How to import HTML template file into JavaScript module

Marian Čaikovski
5 min readApr 28, 2021

import template from './temlplate.html'; does not work in a browser.

It is much easier to develop web applications when HTML templates and JavaScript stay separate. The template of the illustration is borrowed from Human Vectors by Vecteezy.

Although some frameworks oblige developers to mix everything, generally web development is easier when the layout, styles and application logic are separated. You layout a page and its component in .html files, style them in .css files and add the logic implemented in many tiny modules each dedicated to a discrete task. If clients ask to change some color, you change it in CSS without touch the rest of the code. If you have to change some title or add a container for a new component, you just adjust an .html file.

RequireJS, a lovely library implementing Asynchronous Module Definition (AMD) API, for years have enabled developers to divide applications into many components that are executable directly in the browser. Development and debugging is much faster when changes to the code are seen in the browser immediately, without any annoying delay for transpilation, compilation or bundling. Bundling might be necessary for production but during development it is a waste of time in the name of a framework. Now that the native JavaScript modules (also called ES modules or ES6 modules) started to catch up with RequireJS, there is no absolute need to bundle even for production, particularly in enterprise web applications.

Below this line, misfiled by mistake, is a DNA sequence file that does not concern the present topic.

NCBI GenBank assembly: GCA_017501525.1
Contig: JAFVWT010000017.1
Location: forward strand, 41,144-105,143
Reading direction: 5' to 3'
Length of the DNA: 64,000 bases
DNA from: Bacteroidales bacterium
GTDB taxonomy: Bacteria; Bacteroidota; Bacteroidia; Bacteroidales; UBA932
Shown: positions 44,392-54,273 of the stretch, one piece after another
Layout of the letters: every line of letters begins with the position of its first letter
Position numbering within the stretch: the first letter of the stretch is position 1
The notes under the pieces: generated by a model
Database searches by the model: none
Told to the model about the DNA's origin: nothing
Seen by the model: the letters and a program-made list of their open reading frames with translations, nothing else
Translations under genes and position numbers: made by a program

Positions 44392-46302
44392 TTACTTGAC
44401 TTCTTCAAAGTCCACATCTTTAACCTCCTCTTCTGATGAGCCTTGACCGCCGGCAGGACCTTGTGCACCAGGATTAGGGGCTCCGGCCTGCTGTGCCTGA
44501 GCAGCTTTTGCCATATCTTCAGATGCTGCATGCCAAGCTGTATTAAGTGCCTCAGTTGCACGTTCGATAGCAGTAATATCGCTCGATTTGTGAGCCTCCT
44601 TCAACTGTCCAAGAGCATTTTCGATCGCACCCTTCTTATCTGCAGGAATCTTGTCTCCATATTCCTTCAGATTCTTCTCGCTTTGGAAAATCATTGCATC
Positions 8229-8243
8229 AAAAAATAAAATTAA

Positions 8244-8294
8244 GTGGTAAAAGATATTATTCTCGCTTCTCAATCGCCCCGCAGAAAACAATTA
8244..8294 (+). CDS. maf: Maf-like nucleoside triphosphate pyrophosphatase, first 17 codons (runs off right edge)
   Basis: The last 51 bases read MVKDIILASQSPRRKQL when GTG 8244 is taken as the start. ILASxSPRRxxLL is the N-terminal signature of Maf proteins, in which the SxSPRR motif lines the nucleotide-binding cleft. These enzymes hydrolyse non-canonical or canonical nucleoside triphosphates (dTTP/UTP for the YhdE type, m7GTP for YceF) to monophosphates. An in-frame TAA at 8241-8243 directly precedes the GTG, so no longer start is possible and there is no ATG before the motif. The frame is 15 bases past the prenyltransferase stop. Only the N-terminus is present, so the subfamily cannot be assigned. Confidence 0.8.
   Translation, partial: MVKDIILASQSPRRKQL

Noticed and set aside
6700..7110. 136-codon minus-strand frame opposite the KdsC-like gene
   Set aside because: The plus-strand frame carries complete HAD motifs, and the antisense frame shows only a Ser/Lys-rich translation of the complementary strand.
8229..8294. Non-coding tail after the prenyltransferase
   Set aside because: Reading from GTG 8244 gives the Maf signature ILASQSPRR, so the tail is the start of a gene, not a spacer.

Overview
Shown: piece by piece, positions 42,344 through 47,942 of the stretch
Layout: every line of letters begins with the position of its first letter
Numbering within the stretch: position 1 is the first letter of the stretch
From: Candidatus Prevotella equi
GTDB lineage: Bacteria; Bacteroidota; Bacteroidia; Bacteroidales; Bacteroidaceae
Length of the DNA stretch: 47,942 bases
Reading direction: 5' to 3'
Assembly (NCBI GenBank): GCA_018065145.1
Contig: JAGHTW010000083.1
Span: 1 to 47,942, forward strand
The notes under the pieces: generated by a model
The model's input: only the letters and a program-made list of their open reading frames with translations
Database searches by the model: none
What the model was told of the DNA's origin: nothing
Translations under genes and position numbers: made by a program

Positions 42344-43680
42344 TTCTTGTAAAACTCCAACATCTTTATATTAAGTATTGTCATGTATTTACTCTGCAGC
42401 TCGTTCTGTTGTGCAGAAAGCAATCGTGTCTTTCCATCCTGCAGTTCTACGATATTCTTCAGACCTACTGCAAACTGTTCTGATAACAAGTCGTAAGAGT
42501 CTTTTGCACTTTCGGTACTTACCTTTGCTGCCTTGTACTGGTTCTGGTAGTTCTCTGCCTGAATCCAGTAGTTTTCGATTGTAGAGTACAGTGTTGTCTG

Every component visible on a web page is visible because it has HTML. Let’s consider how to import an HTML template into a module implementing the logic of a component shown as a tab on an imaginary web page. With RequireJS it is straightforward:

function(template) {
leftTab.innerHTML = template;
// attach listeners, load and render data, ...

leftTab is the id of the div that serves as the placeholder for the component’s HTML. It is a matter of taste, but sometimes the code is more legible without dispensable methods like getElementById(). The module above displays a component using one line — leftTab.innerHTML = template;. Some people prefer using obsolete appendChild() or more modern methods. But it is smarter to use innerHTML for inserting HTML templates because:

  • the code is shorter
  • you can easy manipulate the HTML template and see how it…
Marian Čaikovski

Java, JavaScript and SQL developer. Interested in data collection and visualization.

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